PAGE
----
Another suggestion? Fill out Form 23, write your check, and address and stamp the envelope the night before so that you can drop the application into the nearest mailbox upon dancing out of the Prometric office.

Brock And Associates (talk|edits) said:

21 September 2009
I hope you guys are right....I have put the time and effort in to pass. Much more than the other parts combined.


I think I am going to spend some time condensing my study notes to a couple pages this morning and then start back through the parts I had trouble with. Maybe now that I have no distractions to cloud the brain, I will do better and be able to recall the pertinent facts that I had down last week before all this happened.


I sure hope that you guys are right. I am excited to see the family again! :D


I feel you NMexEA, I just about jumped out of my seat and spiked an imaginary football the least two times. To know the past few months of studying paid off will be sweet relief. There's no telling what I might do this time around.


My wife reminded me last night about the last time I took the CPA exam. I held credit on Audit and Law and had missed an exam due to work conflicts. So I was down to my last go round on the exam and had my Father-in-law and two grandmothers pass away 2 weeks before the exam and within 5 days of each other. Totally messed my study push up.


Michael

Riki EA (talk|edits) said:

21 September 2009
Good luck, Michael. The great thing with the EA exam is that you get immediate results following the test. I also found Part 2 to be more difficult, since I had more experience with individual than business returns, but did pass on my first try (early 2008). I finally put my old Gleim study materials up on eBay this weekend for another poor soul to use. Seems like I never have any time any more-- I'm glad I got the EA stuff done back in 2007-08! Best wishes - Riki

CrowJD (talk|edits) said:

22 September 2009
I've wondered for years why they warn kids about the older drug dealers that hang around the playgroud because the kids in our youth group down at the church are always trying to sell ME something. So, it's the adults that need to be careful, and not the children.

Anyway, if your children or any of the neighbors' children take something called Ritalin...I can't say more. But IF some of that was to fall close to your blender, and IF you was to mix it in with a little orange juice* and ice cubes and blend it, I hear that that is a great study aid.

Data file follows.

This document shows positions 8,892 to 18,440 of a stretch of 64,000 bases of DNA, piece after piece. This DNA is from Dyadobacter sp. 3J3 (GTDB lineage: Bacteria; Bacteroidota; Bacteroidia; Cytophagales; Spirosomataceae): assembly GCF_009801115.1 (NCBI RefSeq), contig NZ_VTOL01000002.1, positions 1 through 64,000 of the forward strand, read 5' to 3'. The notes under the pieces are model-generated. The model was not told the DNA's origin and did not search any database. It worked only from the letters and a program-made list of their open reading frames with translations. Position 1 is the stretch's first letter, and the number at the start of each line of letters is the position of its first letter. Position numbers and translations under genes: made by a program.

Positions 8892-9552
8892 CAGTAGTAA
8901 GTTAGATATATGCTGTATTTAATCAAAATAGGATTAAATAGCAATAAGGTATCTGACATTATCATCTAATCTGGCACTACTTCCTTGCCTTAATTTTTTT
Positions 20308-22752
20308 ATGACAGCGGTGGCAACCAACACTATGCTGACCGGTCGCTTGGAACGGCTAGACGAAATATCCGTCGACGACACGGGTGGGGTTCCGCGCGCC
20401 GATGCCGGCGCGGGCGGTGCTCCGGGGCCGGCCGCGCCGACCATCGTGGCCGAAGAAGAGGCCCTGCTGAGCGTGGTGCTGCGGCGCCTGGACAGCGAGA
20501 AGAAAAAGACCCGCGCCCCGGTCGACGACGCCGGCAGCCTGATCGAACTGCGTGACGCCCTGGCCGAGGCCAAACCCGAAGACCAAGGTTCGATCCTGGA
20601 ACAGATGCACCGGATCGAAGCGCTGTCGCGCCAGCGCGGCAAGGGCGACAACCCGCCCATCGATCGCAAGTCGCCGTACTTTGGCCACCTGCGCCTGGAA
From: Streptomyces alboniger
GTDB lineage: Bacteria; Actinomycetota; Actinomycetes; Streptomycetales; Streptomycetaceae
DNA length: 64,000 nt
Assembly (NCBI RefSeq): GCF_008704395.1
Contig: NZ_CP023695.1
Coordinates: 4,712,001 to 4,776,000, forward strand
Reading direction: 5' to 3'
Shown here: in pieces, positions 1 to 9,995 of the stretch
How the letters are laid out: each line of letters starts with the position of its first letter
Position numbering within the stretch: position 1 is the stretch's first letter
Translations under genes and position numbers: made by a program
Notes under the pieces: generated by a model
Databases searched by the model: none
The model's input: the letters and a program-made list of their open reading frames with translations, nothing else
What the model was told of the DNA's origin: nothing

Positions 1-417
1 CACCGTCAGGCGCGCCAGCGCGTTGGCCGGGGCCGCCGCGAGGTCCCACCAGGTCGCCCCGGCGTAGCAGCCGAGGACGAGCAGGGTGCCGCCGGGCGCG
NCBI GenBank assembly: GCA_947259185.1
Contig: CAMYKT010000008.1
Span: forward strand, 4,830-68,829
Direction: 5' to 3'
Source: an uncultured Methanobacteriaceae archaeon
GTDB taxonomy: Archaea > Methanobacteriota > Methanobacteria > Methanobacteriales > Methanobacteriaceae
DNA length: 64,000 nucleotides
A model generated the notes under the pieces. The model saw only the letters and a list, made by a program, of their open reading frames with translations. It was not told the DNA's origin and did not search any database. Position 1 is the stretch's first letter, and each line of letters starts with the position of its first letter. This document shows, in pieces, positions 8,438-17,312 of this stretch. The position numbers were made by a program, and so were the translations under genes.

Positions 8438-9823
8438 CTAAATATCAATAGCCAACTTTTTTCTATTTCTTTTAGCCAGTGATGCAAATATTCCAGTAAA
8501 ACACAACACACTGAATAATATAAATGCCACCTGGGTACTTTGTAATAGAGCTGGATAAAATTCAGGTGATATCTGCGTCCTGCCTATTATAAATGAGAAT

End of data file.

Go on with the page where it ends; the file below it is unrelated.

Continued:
.*Vodka is optional, but highly recommended, I hear. **Remember, it's a child's dose prescribed on the bottle, so it will probably take more than one tablet. I'd start with 5 only because you can count it off with one hand and operate the blender with the other. If the orange juice starts boiling, back off a little on the pills.

NoVATaxes (talk|edits) said:

22 September 2009
Michael, good luck on your exam. Remember basis, basis, basis...

Brock And Associates (talk|edits) said:

22 September 2009
Got it, I am back.


I must have been sailing through some bad mojo because I just completed the exam materials and ran a 97%. As long as my test sticks to similar questions, I should be fine unless I have a brain fart on test day.


Michael

Jonathan101 (talk|edits) said:

23 November 2009
hello all. I have recently passed parts 1 and 3 (11/19/09) and hope to pass part 2 soon. The problem is that I have very little business tax background and fear that I will have to study forever just to squeak by (if im lucky). I have the prometric study guideline and the basic 1120/1065 pubs. Also, I have EA review software. I was hopeing someone out there would want to try to form a study group of some kind.......

EasternPA (talk|edits) said:

24 November 2009
I read through SouthWestern Federal Taxation Books (Individual and Business volumes)to get the broader background. The accompanying study guides had a succinct outline which also helped to keep things organized. I think for Part II it's about having a conceptual framework to stick the myriad of factlets.

Jonathan101 (talk|edits) said:

24 November 2009
Thanx EasternPA. I will look into that. I have a feeling I will rely heavily upon my study guide though......:(

Kevinh5 (talk|edits) said:

24 November 2009
Jonathan, to improve your chances at passing (and to better understand the actual material - which will help you in real life with clients), you really need to read all of those IRS publications listed on the Prometric site from which the test questions are derived, and not just the study guide by an educational organization.